The joint statement issued after the meeting however sent a more positive signal, stating that "Recognizing our responsibility to ensure lasting peace in the Eurasian region, we emphasize the need to reduce tensions on the continent and reaffirm our readiness to engage in practical cooperation with NATO." In the press conference after the meeting, Secretary-General of CSTO Stanislav Zas said that Putin informed his CSTO colleagues in detail about the course of the "special millitary operation" in Ukraine, but there was no talk of using CSTO forces in military action against Ukraine.

A meeting of the leaders of the Collective Security Treaty Organization (CSTO) member states at the Kremlin in Moscow, May 16, 2022. /CFP

A meeting of the leaders of the Collective Security Treaty Organization (CSTO) member states at the Kremlin in Moscow, May 16, 2022. /CFP

But the CSTO provided a platform for Russia and member states to air their grievances to the international community. The joint statement denounced the using of double standards, the disregard of other countries' sovereignty and interests, the gross interference in other countries' internal affairs, the imposition of unilateral sanctions and restrictions, and the historical revisionism beautifying Nazism and spreading neo-Nazis ideologies.

President Putin also revealed that Russia has collected documents on the "bio-labs" in Ukraine and even "bio-weapons" in development in areas bordering the CSTO region. This allegation raised alarm since the U.S. has long been suspected of running bio-labs in the post-Soviet region.

The Russian President proposed to grant the CIS the observer status in CSTO, and announced that the member states would hold a joint military exercise this fall.   

Beware of bloc confrontation

The conflict in Ukraine is becoming increasingly complex and dangerous, risking escalation vertically by spiraling upward and horizontally by involving more parties and spilling over into the wider region.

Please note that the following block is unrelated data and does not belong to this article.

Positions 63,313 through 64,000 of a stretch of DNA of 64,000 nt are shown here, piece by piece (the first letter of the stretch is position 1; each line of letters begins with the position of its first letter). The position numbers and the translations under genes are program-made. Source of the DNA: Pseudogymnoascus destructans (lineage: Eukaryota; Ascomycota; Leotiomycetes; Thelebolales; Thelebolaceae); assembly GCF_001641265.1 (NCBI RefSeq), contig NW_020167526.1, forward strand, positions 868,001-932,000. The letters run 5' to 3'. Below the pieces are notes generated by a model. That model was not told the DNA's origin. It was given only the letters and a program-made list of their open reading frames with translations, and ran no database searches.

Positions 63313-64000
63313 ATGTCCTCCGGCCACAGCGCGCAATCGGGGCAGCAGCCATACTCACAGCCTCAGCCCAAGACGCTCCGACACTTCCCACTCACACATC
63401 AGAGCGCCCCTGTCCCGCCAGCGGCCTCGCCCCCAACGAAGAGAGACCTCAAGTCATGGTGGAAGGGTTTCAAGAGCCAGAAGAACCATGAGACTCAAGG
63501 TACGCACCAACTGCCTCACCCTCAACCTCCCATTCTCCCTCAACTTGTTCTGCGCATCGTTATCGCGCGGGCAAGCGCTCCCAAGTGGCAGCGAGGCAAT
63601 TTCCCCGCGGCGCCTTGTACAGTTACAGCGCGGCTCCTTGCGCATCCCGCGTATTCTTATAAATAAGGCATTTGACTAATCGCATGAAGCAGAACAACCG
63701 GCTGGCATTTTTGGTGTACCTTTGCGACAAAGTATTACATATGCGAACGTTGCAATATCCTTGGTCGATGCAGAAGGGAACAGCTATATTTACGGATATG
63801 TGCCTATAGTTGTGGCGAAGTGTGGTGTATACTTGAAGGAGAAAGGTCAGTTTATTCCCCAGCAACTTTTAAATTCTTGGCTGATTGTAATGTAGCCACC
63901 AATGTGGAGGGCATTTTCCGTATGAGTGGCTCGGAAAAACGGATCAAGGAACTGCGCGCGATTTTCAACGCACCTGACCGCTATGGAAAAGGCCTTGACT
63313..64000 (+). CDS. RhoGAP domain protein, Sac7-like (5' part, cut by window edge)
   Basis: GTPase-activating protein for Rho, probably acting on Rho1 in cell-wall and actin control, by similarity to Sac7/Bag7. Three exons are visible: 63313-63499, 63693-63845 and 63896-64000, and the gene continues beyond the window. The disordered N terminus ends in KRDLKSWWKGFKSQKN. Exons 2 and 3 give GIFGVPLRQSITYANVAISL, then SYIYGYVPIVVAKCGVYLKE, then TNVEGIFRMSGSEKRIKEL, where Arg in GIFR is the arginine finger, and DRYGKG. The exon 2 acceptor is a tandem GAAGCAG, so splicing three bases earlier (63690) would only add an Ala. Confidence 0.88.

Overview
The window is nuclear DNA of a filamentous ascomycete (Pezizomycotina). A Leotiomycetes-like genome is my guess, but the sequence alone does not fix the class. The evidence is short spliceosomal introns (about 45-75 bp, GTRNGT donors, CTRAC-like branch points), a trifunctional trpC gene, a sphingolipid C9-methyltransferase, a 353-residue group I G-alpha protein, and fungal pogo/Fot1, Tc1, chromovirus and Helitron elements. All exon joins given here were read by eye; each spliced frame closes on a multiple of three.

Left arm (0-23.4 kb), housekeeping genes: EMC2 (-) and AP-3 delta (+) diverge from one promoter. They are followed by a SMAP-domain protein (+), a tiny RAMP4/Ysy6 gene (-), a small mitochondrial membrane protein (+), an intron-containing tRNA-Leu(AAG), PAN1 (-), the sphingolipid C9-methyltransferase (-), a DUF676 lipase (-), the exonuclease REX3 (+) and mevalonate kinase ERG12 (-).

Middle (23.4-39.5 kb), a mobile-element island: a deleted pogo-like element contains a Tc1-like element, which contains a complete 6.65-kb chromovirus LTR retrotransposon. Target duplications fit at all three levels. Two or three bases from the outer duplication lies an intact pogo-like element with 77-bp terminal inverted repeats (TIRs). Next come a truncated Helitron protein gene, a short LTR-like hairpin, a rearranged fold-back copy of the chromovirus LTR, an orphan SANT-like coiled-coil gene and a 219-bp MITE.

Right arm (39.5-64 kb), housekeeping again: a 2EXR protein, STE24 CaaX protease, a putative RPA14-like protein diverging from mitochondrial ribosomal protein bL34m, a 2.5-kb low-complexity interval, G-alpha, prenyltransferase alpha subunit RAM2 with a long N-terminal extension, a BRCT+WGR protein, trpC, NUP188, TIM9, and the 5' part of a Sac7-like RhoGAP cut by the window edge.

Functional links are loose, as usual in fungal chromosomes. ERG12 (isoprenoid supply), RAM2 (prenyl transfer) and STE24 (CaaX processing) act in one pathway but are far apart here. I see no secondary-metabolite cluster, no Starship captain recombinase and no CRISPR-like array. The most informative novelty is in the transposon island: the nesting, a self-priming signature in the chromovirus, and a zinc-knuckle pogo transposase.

The Russia-NATO relationship is growing more tense as NATO countries are pouring in advanced lethal weapons and highly sensitive intelligence. The U.S. is making it clear that its objective is to defeat and weaken Russia, further aggravating the security in Eurasia. During the conference, President Putin pointed out that NATO has become a foreign policy tool for one country, clearly pinning down the arch-rival in Washington.

As to the latest move by Finland and Sweden to apply to join NATO, Putin said that Russia would not see this as an issue since they would not pose a direct threat, but Russia would undoubtedly respond if this led to a further expansion of NATO military facilities in their territories. The Russia-NATO tension is giving rise to a growing security dilemma.

Finland shares a long land border and Sweden a maritime border with Russia. Rising threat perception would propel each side to bolster defenses, but these actions would invite further insecurities and animosities. Legitimate security concerns of all countries should be taken seriously, but if bloc confrontation continues, and a new Iron Curtain is drawn, the sustainable security architecture in Europe and the world at large will be put at risk.